It has been exciting watching the wind turbine being assembled at our HQ this week (see here). It will soon be generating electricity and providing a major contribution to our plan to reducing the charity’s ecological footprint. Yesterday I was contributing to a short film for our partners Ecotricity about the project. I explained why we wanted the turbine and what measures we had put in place to reduce impacts on wildlife. While I was talking to the camera, a section of the turbine was being fitted into place (see below). It's an impressive feat of engineering and I look forward to seeing it fully operational.
As a charity, we measure our impact in a variety of ways including how many species we have helped recover, how many special sites have been saved or how well we have inspired others to take action for nature. Yet, to do this work, we have to travel, use energy, and buy things. Inevitably these have negative impacts on the environment. So, we have established a plan with targets to “green” our work with a focus on areas such as reducing greenhouse gas emissions, tackling waste, reducing the environmental impact of our procurement and complying with all the legislation relevant to environmental management.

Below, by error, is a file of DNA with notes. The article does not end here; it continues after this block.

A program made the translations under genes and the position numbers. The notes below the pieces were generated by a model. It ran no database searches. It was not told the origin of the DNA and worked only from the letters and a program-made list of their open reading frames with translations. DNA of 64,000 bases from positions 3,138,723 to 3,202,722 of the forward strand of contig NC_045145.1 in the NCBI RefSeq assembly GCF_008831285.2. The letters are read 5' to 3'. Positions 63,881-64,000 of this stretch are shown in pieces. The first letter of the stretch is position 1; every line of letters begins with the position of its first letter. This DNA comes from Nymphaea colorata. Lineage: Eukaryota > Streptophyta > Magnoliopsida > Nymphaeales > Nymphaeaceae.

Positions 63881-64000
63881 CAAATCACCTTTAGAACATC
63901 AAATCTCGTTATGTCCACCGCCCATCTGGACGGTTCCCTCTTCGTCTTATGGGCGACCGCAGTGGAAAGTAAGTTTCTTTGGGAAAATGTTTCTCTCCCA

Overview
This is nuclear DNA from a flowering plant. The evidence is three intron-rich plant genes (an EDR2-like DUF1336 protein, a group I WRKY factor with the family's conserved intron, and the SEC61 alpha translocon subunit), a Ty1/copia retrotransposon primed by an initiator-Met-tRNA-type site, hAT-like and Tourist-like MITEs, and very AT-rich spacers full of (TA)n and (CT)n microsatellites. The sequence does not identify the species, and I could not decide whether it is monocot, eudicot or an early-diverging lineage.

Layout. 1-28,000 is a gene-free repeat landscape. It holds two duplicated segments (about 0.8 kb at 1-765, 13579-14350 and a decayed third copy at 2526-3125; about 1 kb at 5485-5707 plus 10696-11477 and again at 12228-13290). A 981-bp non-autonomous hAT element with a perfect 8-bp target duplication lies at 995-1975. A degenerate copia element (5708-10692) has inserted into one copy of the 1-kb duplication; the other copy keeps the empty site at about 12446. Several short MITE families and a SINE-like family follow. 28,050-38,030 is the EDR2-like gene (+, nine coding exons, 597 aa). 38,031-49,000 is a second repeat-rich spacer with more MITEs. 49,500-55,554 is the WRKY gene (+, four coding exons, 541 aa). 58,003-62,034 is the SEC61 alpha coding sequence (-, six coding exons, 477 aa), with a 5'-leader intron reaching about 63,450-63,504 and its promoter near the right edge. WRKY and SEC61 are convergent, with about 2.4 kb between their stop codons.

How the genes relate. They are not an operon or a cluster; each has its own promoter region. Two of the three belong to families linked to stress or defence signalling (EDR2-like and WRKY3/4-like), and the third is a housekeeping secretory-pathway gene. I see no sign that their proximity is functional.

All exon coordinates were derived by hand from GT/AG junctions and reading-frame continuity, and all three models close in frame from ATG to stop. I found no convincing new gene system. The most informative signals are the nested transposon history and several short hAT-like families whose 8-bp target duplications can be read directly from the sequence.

Taking action can save us money, which we can then use to do more conservation. But this often requires up-front investment so we have to be clear about where and how we should focus our effort. We not only hope to practice what we advocate to others but we also hope to learn by doing and demonstrate the art of the possible to others.
Below, my colleague, Sarah Alsbury who leads our environmental performance programme, provides some headlines from the past year.
Greenhouse gas emissions
We are on course to reduce our greenhouse gas emissions per staff member by 30% by 2020. Absolute carbon emissions decreased by 486 tonnes between 2010/2011 and 2014/15. Reducing our absolute carbon emissions while at the same time increasing our staff numbers by around 150, is a great achievement. As can be seen from the graph below, the largest reductions have come from publications (including Nature’s Home magazine where we’ve reduced the size of the paper and hence its weight), travel and the selection of energy saving measures in our buildings.